Mayday Mayday Mayday

U.S. Coast Guard gives advice on how to use a marine-band radio.

Kayaking out at sea. Photo credit: Robert Zaleski

Things don’t always go as planned. In the event that a day of fun and adventure takes a turn for the worse, having an emergency signal kit and knowing how to use a marine-band radio can keep a bad situation from turning into a dangerous one.

Canoe & Kayak magazine got together with the U.S. Coastguard to come up with a series of stories on how to prepare for sea-paddling trips, and what to do in the event of a crisis. This month’s installment: What to keep in your emergency signaling kit, and how to use a VHF marine-band radio to call for help.

1. Basic items for an emergency should include a signal mirror, whistle, strobe light, flares and a marine-band radio equipped with Channel 16.

2. VHF Channel 16 is the international hailing and distress channel. Members of the U.S. Coast Guard stationed at Shore Stations, aboard aircraft and cutters around the United States monitor Channel 16 VHF 24 hours a day, 7 Days a week, 365 days a year, and are always ready to answer the call for help. The problem is that the Coast Guard cannot help someone if they do not have information of the location and problem.

3. The pro words “Mayday” “Mayday” “Mayday” mean that you are in danger and are in need of immediate assistance, use these words followed by your, LOCATION, PROBLEM (nature of distress), and your DESCRIPTION.

4. Knowing where you are geographically and by GPS coordinates will help responders tremendously. Also knowing your problem will help to dispatch the correct resources and get others on standby as well such as land based Emergency Medical Services if the problem is medical in nature.

5. Do not try and talk over the person responding to your radio transmission; the Coast Guardsman on the other end has vital information to collect from so they can appropriately dispatch resources. Speak when there is a break in transmissions and speak clearly into the radio. Speak into the radio calmly and give as much information as possible.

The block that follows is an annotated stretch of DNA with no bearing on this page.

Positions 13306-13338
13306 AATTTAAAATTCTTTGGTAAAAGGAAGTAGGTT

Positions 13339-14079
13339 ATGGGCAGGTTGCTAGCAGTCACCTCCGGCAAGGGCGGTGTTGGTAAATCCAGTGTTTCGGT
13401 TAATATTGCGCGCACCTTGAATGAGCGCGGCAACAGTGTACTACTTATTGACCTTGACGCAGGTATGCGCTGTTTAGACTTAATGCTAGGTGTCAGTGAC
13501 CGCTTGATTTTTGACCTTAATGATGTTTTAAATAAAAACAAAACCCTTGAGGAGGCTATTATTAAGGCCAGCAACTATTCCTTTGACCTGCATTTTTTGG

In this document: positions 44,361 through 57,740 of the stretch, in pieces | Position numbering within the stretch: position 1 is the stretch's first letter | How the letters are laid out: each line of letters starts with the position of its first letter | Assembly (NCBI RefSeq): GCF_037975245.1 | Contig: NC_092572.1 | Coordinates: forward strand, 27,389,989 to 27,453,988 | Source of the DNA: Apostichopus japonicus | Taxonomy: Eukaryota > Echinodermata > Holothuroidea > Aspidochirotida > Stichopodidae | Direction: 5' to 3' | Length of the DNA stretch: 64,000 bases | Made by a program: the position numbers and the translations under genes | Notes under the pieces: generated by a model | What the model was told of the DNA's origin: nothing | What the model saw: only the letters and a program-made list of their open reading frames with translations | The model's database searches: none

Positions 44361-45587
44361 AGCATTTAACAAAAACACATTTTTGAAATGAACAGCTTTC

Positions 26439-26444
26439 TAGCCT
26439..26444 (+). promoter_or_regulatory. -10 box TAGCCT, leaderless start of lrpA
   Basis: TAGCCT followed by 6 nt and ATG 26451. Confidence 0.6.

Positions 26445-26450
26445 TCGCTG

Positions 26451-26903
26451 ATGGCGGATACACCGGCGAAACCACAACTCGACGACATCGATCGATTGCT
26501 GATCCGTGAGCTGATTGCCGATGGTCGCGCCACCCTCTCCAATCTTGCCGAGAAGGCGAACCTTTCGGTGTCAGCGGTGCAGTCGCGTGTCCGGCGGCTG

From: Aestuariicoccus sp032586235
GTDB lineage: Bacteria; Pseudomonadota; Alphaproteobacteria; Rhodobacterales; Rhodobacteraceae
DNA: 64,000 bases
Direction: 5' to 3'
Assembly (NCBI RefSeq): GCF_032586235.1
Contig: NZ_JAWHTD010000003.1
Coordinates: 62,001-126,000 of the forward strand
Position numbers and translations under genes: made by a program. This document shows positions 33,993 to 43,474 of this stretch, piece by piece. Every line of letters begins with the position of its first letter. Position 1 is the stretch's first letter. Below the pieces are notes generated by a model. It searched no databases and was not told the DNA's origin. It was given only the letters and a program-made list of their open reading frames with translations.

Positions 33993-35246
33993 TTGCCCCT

Sample Mayday Call:

“Mayday Mayday Mayday” 


My position is (insert geographic location) Latitude XXX°, Longitude XXX° 

I have, (insert problem: medical, lost, hit something etc.. Be Descriptive)
I am in a white kayak

Wait to be acknowledged and answer all questions.

While a marine radio equipped with Channel 16 is the preferred method getting help, a cell phone is a great back up. A good note, these tips also work for the cell phone when calling 911. Channel 16 is only for trouble. Keep all other radio traffic to a working channel and never communicate false distress to intentionally deceive responders. Communicating a false distress call will get you jail time, which no one wants.

Boat Responsibly and have fun!

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Add a Comment

  • Guest

    Either you heavily edited the Coast Guard’s instructions or you interviewed a USCG personnel off duty in a bar,m although even then, it’s hard toi believe you captured the gist of what a USCG member would have said. It’s critical to finish each transmission with the terminal “over”, for example. “The chocolate cake out party had for desert gave us heartburn, over” indicating you have finished your communique. When the set of transmissions are finished, close the conversation with either “over and standing by” if you will continue to monitor that freq or with “over and out” if you’re done and are turning off your radio. Or something like that ….

  • coastal guy

    I paddle on a big canoe ocean team and the practice of ending each transmission with “over” is important because the VHF radio is a one way mode of communication.

  • Moulton Avery

    End each transmission with “over” so the other party knows that you have finished speaking and are waiting for them to respond. Sign off by saying “out” at the end of your final transmission. Do not say “over and out”.

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